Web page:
Whether any of these explanations is the definitive cause of disaffection, or whether it is actually a combination of these and other perceptions, it is undeniable that there are sentiments that underlie the motivations of terrorists. To suggest that they are acting irrationally is to confuse rationality with the reprehensible and immoral actions that can result from the violent actions of some who ascribe to a belief system. Because of their beliefs, those who became terrorists apparently felt that the only way for them to level the playing field with the US was to declare war upon it. Not having access to the traditional governmental tools of war, either military or economic, at their disposal, they have opted for the tools of terrorism. In many regards, it is analogous to urban crime within the US itself, as those who have felt excluded from economic and educational opportunity often turn to crime and violence to get what they feel they deserve.
Ideas / Solutions
The Federal government must augment its efforts with an attitudinal shift. Interdiction does nothing to curtail or redirect the root causes of terrorism. As isolation fosters misimpressions, disaffection, and disdain, the antidote is inclusion, understanding, participation, and, ultimately, mutual respect. Certainly that does not mean that we are to extend these options toward Osama Bin Laden himself, or to any others who have already taken concrete hostile action against the US. Those who have taken such actions are doomed to bear the harsh consequences of their actions. But there are, by intelligence community estimates, countless thousands of others, in a multitude of countries, who are gravitating toward becoming terrorists. It is essential for the US to reach out to, and address the belief systems of, potential future terrorists, so that they can be converted from antagonists to commercial partners and valued cultural contributors.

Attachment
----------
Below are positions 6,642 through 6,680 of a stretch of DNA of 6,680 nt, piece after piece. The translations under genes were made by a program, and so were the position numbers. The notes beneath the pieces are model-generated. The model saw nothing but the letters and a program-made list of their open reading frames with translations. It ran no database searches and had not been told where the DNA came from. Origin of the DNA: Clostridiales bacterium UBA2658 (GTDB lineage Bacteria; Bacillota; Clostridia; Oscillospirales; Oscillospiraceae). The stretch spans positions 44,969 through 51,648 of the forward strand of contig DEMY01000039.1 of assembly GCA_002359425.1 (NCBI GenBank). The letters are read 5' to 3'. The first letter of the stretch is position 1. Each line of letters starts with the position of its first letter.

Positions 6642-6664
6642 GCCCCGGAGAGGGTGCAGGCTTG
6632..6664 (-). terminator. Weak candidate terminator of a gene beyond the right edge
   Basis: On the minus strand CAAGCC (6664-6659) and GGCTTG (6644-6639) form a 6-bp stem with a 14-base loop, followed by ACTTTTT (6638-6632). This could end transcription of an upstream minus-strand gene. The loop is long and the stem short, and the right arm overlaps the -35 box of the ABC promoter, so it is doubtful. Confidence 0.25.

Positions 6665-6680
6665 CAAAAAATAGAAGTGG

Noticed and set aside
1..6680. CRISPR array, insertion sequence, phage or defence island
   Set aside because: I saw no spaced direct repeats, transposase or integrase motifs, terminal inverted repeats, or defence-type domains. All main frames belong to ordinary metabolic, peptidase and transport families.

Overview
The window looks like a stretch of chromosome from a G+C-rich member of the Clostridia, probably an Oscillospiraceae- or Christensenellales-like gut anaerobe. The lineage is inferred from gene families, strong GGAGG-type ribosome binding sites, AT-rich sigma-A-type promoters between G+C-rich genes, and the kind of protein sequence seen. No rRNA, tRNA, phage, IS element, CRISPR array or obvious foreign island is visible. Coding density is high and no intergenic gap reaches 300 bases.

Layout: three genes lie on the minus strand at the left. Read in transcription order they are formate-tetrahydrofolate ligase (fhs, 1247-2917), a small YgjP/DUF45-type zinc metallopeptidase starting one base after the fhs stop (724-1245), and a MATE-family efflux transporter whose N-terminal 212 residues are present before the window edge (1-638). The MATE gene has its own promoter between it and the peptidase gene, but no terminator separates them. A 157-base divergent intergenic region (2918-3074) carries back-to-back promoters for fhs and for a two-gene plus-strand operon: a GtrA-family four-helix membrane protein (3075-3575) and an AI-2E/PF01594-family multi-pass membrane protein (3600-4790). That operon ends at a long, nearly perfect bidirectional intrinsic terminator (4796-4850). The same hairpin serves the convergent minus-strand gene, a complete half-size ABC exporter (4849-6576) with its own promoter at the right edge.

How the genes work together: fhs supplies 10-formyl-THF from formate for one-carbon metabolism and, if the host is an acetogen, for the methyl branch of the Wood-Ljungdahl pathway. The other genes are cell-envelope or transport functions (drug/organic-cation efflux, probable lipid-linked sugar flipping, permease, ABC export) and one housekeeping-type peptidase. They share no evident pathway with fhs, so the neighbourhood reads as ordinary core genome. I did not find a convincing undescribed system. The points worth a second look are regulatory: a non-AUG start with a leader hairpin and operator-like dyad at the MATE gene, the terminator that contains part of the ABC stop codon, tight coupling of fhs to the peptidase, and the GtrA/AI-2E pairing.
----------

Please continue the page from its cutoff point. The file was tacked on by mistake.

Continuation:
Failure to defuse the underlying tensions will perpetuate the US's vulnerability to terrorists. As our homeland security officials often point out, to prevent terrorism, we have to be right 100% of the time, whereas for terrorists to strike, they need to succeed only once from time to time. We have simply too much precious, vital infrastructure that cannot be airtight from attack. The only way to truly prevent attack is to eliminate the motivation of terrorists to do so. They must be shown that the US cares about the prosperity, dignity, and lifestyles of all peoples, not just those who are most like us, or those who we consider to be our best friends.
The new approach must begin with a process for dialogue. As obvious as this may seem, the attitude in recent years against negotiating with terrorists prevents that occurrence. The precept against negotiations certainly applies when, for example, terrorists holding a captive seek benefits in exchange for the person's release. There must be no negotiating to resolve any specific crisis. But that does not apply to establishing a forum for long-term discussions between cultures to identify the commonly held complaints and points of disaffection.
Mutual understanding must begin by convening a high-profile forum of thought leaders and representatives of the people, from the US and other western civilizations and economic powerhouses on the one hand, and from the countries and communities where terrorists are based on the other hand. As many terrorist organizations have a public relations liaison as well, the public representatives of those groups should also be invited to participate. As unpalatable as it may seem to include anyone who has a belief system that overlaps with that of groups such as Al Qaeda, as long as it is not one of their militaristic leaders, a demonstration that there is a desire to understand their underlying belief systems would be very impactful. Just as our government convened discussions with Gerry Adams of Sinn Fein in Ireland and Yasser Arafat of the PLO prior to the establishment of the Palestinian Authority, we must do the same with the non-military leaders of these groups.